Whistle While You Work - About Us
Whistle While You Work is a platform lead by dancers, choreographers, and artists that calls out harassment, discrimination, and violence towards women and marginalized groups particularly while at work in the arts, especially in professional dance and performance.
We serve the community through:
- An online register for public and private record of testimonies.
- International locally-hosted public forums that engage dancers in constructive discussions to exercise a speaking practice about harassment, discrimination and personal power.
- Workshops that educate performers about self-government and boundaries through movement, speech, and communal interaction.
Contact us if you're interested in Whistle presenting forums and workshops at your school, university, company, or in your community.
Why Target Discrimination Towards Women in Dance?
The initiative focuses on stories related to the arts, particularly dance and performance. The training most dancers are exposed to has many built-in mechanisms that promote subordination and submission which in turn prepare women to succumb to discrimination brought on by an authority figure or a colleague when they eventually enter the professional world. This structured chain of events allows for very little opportunity for professionals to recognize such behavior as disenfranchising thus severely limiting women's advancement in a field that is currently statistically dominated by men holding the highest positions.
Aside from the types of discrimination women face in their workplace, that dance and performance focuses on the body seems to invite levels of harassment and marginalization from colleagues and audience alike. The hope is to highlight incidents that are simply not ok and to empower women to recognize when they are in a questionable situation or when they are being targeted. Because a body is performing, because a body is being presented, because a body is used as an artistic medium does not automatically mean that body and the person who bears it are subject to negative objectification, uninvited advances, or any sort of systematic devaluation.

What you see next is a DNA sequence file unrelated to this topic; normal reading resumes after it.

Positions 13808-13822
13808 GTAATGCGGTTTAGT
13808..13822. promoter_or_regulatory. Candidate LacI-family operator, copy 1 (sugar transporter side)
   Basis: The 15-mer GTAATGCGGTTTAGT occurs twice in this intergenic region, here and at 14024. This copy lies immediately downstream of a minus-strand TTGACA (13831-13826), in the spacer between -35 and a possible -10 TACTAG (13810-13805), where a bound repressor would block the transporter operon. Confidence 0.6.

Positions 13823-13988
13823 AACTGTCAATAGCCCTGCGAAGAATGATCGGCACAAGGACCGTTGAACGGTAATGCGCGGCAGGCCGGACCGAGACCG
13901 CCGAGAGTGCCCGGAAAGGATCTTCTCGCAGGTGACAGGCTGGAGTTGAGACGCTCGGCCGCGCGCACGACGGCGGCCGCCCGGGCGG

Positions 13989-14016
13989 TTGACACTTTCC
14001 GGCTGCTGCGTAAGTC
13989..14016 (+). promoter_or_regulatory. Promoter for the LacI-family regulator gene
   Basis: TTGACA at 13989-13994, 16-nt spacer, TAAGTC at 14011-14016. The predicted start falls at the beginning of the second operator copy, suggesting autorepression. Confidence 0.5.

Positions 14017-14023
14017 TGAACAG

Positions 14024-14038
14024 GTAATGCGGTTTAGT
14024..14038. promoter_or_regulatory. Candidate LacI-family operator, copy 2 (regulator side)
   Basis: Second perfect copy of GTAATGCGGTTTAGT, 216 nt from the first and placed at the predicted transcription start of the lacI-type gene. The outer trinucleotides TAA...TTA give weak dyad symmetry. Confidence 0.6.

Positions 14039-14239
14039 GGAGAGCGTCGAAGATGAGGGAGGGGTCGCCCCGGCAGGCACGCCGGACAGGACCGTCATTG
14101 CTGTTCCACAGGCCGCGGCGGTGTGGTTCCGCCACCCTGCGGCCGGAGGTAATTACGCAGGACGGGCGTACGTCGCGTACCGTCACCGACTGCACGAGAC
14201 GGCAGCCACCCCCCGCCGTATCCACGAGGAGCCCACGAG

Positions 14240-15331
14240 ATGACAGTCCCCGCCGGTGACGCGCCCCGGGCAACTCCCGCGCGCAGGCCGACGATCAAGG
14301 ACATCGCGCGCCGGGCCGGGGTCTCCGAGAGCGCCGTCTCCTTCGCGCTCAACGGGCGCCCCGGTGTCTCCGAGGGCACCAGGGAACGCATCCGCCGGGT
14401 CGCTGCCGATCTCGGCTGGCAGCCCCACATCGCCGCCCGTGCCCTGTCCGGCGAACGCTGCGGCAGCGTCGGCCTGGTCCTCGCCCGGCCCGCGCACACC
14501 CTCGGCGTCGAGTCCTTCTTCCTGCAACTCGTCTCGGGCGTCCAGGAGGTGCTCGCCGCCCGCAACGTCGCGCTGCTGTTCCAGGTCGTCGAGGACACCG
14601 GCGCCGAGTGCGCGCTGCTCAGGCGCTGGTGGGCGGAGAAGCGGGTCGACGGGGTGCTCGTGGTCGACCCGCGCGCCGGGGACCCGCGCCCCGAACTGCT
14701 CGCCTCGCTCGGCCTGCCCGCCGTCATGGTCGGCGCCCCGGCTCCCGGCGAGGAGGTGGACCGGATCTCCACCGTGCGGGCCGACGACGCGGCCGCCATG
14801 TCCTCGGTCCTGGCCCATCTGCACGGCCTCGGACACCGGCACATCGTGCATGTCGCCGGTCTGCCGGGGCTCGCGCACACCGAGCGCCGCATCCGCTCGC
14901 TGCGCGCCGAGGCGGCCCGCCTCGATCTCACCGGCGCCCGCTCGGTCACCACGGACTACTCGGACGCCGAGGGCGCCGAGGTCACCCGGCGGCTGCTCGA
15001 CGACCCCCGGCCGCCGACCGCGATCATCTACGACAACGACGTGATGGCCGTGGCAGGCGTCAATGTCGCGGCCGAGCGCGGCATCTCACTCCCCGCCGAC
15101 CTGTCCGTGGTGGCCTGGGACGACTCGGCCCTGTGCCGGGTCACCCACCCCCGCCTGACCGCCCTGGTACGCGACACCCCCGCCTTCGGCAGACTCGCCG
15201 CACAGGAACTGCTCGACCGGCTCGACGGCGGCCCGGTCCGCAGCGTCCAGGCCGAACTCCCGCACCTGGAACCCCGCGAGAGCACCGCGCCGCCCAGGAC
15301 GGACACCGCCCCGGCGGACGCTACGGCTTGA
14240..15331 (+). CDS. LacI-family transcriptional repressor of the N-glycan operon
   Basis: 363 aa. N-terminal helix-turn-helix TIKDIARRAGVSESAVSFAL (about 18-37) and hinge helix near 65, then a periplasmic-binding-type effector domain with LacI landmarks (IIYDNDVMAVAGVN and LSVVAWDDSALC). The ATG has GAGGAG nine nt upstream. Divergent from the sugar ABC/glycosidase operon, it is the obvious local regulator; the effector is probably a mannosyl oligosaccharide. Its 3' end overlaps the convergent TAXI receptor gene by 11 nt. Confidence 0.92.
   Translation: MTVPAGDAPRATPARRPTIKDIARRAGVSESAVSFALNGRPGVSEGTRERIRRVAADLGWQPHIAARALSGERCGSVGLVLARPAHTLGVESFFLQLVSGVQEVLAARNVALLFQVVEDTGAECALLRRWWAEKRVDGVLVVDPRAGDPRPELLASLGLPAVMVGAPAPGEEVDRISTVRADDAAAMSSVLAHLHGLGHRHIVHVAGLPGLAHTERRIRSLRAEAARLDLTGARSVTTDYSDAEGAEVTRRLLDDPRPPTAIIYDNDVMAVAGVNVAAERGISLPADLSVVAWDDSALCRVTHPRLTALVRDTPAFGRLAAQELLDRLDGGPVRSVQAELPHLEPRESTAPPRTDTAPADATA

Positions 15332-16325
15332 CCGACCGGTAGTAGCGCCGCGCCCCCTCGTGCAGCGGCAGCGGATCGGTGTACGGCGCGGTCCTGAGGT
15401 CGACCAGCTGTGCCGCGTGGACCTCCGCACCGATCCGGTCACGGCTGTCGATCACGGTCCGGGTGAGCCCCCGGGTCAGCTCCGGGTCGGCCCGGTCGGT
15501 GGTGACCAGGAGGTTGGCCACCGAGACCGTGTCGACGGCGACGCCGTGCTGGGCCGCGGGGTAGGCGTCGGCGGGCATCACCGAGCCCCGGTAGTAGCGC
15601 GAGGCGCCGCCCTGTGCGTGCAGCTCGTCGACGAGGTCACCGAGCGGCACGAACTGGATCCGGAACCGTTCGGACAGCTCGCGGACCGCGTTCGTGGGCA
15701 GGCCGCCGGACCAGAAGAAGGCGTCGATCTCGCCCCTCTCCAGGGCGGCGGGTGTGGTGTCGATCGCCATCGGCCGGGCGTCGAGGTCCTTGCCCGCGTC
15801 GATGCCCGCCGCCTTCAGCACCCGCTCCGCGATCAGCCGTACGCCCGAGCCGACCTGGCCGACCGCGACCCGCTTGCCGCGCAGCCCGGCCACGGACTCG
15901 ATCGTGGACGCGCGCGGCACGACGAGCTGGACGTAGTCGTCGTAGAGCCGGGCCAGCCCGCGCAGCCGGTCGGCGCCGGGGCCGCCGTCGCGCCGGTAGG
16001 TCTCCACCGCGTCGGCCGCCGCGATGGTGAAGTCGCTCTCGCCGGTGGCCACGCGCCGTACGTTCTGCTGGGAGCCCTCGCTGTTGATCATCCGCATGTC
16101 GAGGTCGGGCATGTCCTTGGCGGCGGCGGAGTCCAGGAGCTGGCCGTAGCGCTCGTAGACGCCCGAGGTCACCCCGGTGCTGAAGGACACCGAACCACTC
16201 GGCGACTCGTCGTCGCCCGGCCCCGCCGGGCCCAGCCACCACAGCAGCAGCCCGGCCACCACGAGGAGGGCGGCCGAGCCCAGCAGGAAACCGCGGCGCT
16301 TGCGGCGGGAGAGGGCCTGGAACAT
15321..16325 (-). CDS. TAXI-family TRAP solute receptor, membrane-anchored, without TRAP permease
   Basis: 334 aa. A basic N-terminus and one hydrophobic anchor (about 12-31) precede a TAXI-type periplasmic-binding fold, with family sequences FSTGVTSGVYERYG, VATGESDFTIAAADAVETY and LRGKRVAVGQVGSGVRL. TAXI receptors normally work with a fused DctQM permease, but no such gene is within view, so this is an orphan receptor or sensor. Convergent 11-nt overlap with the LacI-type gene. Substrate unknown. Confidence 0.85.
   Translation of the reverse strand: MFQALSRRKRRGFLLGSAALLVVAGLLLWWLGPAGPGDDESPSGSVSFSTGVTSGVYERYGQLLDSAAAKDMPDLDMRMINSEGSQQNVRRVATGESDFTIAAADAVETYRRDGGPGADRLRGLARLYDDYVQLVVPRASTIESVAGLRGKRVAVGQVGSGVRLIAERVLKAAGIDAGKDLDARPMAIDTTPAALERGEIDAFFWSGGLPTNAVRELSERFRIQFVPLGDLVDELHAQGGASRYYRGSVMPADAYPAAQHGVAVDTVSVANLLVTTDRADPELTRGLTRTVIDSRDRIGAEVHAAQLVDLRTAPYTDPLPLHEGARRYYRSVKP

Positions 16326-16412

How can we serve the community?
Most dance companies don't have HR Departments, complaint reporting processes, or harassment training and Freelance dancers (a group that steadily increases in numbers every year) have virtually zero protections or advocates in the form of unions, institutions or agencies to turn to. WWYW would like to act as that agency in a way that serves victims/survivors.
In addition, we can provide resources, plans of action, coping strategies, game plans for victims seeking information and support.
Why Publicize Stories Online?
The list is meant to call to attention the smallest of offenses that may otherwise have been swept under the rug or forced to be shrugged off or gone unmentioned due to the potentiality of jeopardizing one's job, one's right to earn a living, and one's chance for advancement in their field. These seemingly tiny infractions are believed to, when collected, make up a mountain of discrimination that when looked at as a whole directly point to the unmistakeable inequity women and minorities face all day, every day.
The Larger Impact of Remaining Silent
The negative results of being subject to sexual inequity and discrimination in dance are vast. Some examples include but are not limited to a woman...
...receiving less pay.
...being subject to lesser casting and a more limited scope of opportunity.
...experiencing subsequent mental health issues.
...being subject to the incitement of competition (the detrimental type) among colleagues regardless of professional accomplishments.
Challenges We’re Facing
Dim views of sexuality education from an early stage of development
Ignorance of what actually constitutes harassment
The normalization of bad behavior within the dance community
Abusive figures remain in power and wield intimidation tactics to keep victims silent
Ignorance of how to react - ”deer in headlights” is a commonly reported reaction among survivors